Lessons Learned and Take Home Messages From dasSMACC – Day 1

27 Jun
June 27, 2017

The 2017 edition of the Social Media And Critical Care (SMACC) conference was held in Berlin, Germany this year (#dasSMACC). Over 2000 emergency physicians, intensivists, anesthetists, EMS providers, and nurses piled into the Tempodrom for three days of inspiring lectures and an all-around good time. This conference is truly a leader in innovation and continues to push the boundaries of medical education and entertainment. Here are some of the lessons learned and take home messages from the first day of the conference.

dasSMACC – Day #1

Tempodrom in Berlin, Germany

Day #1: June 27th, 2017

Brian Burns started the conference off by discussing the future of prehospital trauma care:

  • Trauma kills 5 million/year and predicted to be 8 million/year by 2020
  • Trauma is the number one killer of people <40 years of age
  • 1/4 of trauma deaths in the world are due to motor vehicle accidents
  • 90% of prehospital trauma deaths are due to bleeding
  • Future of prehospital trauma:
    • Early warning systems – Automated response technology in vehicles
    • Real-time patient data from biosensor watches and kinematic data from vehicle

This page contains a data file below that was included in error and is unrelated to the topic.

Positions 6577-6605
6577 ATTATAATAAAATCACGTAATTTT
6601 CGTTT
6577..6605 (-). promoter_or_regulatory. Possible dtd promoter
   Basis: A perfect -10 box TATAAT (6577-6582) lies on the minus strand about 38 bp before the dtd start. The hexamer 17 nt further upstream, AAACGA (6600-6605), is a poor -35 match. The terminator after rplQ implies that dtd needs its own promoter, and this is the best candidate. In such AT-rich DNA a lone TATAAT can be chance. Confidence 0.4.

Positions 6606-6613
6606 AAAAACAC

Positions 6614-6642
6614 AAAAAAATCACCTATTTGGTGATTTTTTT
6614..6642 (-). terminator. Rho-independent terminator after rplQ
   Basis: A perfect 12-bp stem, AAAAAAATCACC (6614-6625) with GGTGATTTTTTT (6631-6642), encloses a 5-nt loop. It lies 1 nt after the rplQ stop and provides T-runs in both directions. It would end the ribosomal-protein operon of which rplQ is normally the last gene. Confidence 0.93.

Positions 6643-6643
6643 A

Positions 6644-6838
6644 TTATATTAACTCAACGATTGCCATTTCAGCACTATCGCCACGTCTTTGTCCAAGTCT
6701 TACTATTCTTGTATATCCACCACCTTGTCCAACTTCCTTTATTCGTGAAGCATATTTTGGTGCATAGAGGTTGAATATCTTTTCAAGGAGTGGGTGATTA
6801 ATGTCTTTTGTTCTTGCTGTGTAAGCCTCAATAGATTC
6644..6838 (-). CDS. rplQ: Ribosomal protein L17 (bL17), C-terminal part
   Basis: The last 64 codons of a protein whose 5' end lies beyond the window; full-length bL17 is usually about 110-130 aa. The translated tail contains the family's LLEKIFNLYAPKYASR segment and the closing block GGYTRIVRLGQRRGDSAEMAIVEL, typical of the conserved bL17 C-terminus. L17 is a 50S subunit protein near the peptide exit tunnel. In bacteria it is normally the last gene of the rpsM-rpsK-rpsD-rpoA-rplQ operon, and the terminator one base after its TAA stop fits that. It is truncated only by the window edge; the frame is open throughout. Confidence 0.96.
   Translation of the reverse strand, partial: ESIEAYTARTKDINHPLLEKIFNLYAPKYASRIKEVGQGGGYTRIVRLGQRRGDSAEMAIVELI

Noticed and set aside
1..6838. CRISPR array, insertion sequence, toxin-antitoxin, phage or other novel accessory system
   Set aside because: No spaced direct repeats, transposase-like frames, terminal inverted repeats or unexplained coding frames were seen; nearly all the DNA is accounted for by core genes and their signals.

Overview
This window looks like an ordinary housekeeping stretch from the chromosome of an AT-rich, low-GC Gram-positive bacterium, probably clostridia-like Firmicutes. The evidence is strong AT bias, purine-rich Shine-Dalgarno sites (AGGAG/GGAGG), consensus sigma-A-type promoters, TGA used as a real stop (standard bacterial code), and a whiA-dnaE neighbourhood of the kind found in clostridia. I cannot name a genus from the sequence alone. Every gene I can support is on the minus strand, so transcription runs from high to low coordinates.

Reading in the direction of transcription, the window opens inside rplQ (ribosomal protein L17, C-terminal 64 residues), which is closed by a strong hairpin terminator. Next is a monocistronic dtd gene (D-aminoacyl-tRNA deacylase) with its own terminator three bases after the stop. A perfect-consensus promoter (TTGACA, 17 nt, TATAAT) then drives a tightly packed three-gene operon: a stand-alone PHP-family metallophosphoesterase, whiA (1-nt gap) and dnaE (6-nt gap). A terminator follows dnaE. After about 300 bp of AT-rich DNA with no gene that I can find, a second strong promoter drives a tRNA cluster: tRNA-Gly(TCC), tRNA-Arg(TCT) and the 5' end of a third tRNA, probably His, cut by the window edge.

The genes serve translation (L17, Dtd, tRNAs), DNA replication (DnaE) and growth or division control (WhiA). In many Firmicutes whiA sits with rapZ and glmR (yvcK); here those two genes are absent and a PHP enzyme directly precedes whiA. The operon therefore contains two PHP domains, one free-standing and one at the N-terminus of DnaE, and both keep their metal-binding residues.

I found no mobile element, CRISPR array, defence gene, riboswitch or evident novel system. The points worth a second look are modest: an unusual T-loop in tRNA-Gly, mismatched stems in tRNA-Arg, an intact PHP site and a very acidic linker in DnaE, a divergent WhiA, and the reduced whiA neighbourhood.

• Point of care TEG – Blood products could be dispatched with drone technology to trauma scene to initiate prehospital massive transfusion protocol
    • Remote site POCUS interpretation
    • Avoiding communication blackout with trauma center receiving live data as medics extricate via telemedicine

Jess Mason relayed the story of one of her patients, a former EMT, that succumbed to Sickle Cell Disease:

  • Medical education mixed with the human condition = narrative medicine (i.e. The patient becomes the teacher)
  • If you remember the story, you will remember the medicine
  • Sickle cell disease is a terminal condition, not unlike metastatic cancer
  • Life expectancy for these patients is only into the mid 40s
  • Give early IV analgesia
  • Know how to convert different types of narcotics so you don’t under or overdose your patient

Sara Gray gave a talk giving us permission to be kind to ourselves when things don’t go as expected: